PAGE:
Throughout my adult life, I’ve thought a lot about audiences. As a technical writer, marketing writer, teacher, partner in an advertising agency, group and individual psychotherapist, business owner, musical performer, AND a daily blogger, I’ve learned that identifying and connecting authentically with an audience is very important.
At the same time, each one of us really knows only our own individual experience. I might imagine and try to understand the potential members of any audience, but it’s impossible for me to really get into anybody else’s head. The only head I can really inhabit is my own — and that’s true for any human being, no matter how much each one of us projects, researches, empathizes, or otherwise tries to connect with an audience.
So, how can any one of us really comprehend and connect with the other people in any audience, in any situation?
Do you — my audience — have any answers for that question?
As I’m creating this blog post, I am aware that you, among others in my blogging audience, will be reading it. At the same time, I don’t really know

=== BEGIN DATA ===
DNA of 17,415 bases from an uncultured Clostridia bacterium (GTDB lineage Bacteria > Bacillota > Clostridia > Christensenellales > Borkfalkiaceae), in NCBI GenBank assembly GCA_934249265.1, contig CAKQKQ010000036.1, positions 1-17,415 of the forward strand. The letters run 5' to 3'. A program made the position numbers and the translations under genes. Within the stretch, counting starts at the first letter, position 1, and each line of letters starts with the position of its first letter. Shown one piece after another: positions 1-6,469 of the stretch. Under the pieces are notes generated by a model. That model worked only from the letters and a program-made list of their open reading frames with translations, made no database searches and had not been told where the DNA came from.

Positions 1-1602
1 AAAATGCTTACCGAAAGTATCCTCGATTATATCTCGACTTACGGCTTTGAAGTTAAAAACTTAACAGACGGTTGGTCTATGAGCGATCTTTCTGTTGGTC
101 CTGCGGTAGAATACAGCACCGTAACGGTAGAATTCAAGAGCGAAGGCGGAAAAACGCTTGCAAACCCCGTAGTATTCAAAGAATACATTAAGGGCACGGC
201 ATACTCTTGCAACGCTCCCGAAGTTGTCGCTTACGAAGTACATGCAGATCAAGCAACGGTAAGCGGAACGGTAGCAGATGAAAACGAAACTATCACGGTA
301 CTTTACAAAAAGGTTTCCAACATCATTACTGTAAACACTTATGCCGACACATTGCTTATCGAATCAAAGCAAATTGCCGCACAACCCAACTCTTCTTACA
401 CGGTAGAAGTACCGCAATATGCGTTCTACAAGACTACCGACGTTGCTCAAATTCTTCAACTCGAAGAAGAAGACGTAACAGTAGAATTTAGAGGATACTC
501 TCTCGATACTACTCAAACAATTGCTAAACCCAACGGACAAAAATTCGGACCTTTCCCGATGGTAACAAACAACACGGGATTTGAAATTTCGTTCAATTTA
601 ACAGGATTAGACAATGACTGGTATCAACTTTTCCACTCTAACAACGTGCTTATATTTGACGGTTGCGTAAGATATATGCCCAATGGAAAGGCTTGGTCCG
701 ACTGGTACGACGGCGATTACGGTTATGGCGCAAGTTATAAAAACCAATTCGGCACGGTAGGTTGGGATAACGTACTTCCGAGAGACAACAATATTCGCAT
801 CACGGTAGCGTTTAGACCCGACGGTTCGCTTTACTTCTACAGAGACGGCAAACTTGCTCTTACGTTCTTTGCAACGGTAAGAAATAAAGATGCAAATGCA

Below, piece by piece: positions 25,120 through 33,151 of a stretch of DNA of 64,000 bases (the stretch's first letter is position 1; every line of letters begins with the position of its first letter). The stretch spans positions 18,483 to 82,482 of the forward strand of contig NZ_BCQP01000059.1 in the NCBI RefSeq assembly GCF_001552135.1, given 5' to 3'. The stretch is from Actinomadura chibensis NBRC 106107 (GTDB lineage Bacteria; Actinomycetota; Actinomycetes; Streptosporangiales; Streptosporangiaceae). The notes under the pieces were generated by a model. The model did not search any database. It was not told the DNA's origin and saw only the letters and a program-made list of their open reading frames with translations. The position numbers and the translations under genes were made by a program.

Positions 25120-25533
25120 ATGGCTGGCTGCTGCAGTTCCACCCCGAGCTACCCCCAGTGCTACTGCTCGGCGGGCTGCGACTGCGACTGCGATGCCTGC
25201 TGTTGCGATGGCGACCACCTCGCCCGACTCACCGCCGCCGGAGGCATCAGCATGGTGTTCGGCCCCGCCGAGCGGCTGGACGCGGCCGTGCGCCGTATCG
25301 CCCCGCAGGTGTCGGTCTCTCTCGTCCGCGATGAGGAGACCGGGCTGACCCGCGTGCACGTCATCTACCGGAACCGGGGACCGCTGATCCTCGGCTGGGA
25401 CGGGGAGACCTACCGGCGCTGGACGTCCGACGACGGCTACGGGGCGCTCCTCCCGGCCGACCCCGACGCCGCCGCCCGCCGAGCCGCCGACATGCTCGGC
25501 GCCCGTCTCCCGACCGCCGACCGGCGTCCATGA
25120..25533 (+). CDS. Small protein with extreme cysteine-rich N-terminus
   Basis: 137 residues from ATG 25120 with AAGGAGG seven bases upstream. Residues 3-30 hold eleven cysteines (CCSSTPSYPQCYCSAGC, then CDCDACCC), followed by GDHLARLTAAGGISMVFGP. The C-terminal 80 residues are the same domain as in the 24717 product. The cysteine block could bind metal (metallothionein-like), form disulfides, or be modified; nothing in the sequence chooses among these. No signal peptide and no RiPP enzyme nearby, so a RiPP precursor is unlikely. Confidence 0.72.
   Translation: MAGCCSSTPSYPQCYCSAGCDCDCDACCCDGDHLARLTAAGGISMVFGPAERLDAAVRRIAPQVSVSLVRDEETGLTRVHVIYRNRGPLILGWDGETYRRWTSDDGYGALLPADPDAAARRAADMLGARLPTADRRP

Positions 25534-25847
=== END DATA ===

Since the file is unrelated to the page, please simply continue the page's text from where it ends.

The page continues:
- who you are,
- what you’re looking for here, and
- how I can give you what you need.
I can only guess.
Therefore, no matter who my audience is — for anything I put out into the world — I need to focus on what’s important to me and on communicating that as effectively and authentically as possible.
Then, if I miss the mark and I do not connect with my audience, at least I’ve created something that matters to one person — myself.
Why am I writing about audiences to you, my blogging audience, today?
Also, yesterday I signed up to audition for the U.S. television show, The Voice.
And what does vulnerability tell me now?
I may fail.
But then, I can ask these follow up questions — to myself and, simultaneously, to my audience:
What does failure mean?
What if the concept of failure did not exist?
And I can also tell myself this:
No matter what happens, I’ll have something interesting to blog about.
And I’ll probably have some pictures to show you, like these (which I took yesterday, not really knowing who my audience might be today):
Speaking of The Voice, what does your voice want to express, here and now?
My thanks to audiences, everywhere.